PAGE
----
Thus climate change, in the novel's vision, is real, and represents an increasingly large and serious problem for the citizens of the 21st century. But it's not necessarily a full-fledged extinction event. People will adapt, some better than others, using their own preferred means and methods, because that's what people do. Somehow, humans muddle through—and as often as not, it's both absurdly funny and incredibly cool.
Legislation vs. Innovation
Stephenson, of course, isn't the only science fiction author to tackle global warming in recent years. Indeed, there's an entire subgenre, dubbed "cli-fi," devoted to extrapolating how climate change will transform our world. Perhaps the best-known practitioner of this genre is Kim Stanley Robinson, the justly celebrated author of the Mars trilogy. His most recent novel, The Ministry for the Future, tackles many of the same concepts as Termination Shock, to the point where the two read almost like companion novels, except with perfectly opposing views about how to address the threat posed by climate change.
In The Ministry for the Future, a small international agency attempts to battle climate change largely through legal, bureaucratic, and political means. Yes, there are large-scale geoengineering schemes, including a clever system for refreezing glaciers, and there are certainly individual actors who take matters into their own hands, some of which include terrorist organizations motivated by what they see as climate violence.
But by and large, Robinson imagines responding to climate change by changing laws, and by using legal pressure to upend existing economic systems. And so The Ministry for the Future is the sort of novel that occasionally drops into direct-to-reader lectures about monetary policy, the origins of inequality, and the "defining characteristics of neoliberalism." It includes passages on the work of "Paris Agreement standards and certification teams," and an early chapter of the novel begins by describing the statutory authority for the creation of the United Nations subagency from which the novel takes its name. Much of its future-politics speculation hinges on the notion that central bankers are and will continue to be the real rulers of the modern world.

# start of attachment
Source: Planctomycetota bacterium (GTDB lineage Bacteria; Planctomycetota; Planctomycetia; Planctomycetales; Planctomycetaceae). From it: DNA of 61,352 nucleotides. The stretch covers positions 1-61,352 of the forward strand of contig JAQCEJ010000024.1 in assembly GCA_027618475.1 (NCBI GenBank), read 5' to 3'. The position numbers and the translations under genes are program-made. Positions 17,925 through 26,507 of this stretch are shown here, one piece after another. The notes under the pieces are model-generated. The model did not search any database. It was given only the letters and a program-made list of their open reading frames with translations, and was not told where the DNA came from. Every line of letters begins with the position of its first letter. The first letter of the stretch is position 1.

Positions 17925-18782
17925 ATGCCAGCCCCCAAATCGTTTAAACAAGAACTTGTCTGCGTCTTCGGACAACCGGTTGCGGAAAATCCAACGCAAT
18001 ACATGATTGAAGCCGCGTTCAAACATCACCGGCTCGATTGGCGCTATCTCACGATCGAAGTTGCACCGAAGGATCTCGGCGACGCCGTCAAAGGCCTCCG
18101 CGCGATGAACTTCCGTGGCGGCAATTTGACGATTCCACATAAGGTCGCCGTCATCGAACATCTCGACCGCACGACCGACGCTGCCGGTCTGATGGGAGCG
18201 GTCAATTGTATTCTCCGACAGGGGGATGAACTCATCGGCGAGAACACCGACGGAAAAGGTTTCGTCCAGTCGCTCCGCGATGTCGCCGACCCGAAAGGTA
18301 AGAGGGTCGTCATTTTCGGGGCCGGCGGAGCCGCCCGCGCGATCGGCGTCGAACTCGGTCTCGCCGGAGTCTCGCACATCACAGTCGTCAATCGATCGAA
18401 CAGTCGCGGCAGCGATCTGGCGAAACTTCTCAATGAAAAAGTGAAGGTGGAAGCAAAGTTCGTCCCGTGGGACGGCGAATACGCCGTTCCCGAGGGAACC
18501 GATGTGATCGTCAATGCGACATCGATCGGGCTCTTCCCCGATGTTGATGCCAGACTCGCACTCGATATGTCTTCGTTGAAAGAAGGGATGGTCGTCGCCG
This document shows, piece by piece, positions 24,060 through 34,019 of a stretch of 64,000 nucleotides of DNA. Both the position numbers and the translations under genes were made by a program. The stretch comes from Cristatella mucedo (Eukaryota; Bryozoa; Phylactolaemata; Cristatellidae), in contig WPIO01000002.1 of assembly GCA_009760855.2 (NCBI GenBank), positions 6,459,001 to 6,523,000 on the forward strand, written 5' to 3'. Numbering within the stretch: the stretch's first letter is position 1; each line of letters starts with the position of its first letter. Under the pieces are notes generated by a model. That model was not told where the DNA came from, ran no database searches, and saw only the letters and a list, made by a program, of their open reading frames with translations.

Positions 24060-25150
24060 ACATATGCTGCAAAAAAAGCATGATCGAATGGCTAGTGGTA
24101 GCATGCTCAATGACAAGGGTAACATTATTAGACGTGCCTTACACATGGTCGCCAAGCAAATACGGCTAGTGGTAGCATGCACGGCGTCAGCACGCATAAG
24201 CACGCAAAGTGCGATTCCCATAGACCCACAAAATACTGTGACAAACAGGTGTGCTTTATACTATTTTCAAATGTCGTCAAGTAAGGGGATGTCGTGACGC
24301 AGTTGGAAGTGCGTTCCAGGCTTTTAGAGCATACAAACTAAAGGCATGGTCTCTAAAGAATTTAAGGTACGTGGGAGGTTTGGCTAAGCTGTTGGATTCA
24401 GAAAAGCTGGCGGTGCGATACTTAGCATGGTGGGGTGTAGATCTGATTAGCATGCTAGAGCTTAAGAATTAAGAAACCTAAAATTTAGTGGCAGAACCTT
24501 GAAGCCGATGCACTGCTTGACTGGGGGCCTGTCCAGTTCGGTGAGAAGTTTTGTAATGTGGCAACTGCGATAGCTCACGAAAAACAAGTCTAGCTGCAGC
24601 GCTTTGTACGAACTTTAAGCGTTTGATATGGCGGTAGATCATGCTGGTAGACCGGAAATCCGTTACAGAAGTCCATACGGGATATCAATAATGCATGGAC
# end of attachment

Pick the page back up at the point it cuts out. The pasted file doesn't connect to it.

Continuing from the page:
By the novel's end, the entire global economic order has been transformed, top to bottom—not only via a new globally managed cryptocurrency designed in part to track all economic activity so as to prevent actions deemed destructive to the climate, but also via a universal basic income, a reduced population and slower growth, a shift in the cultural power status of women, and what amounts to central management of the world economy by "Red Plenty algorithms" that somehow were programmed to avoid "the old bad inefficiencies, while keeping the good inefficiencies that were important for resilience and justice." Good luck with that.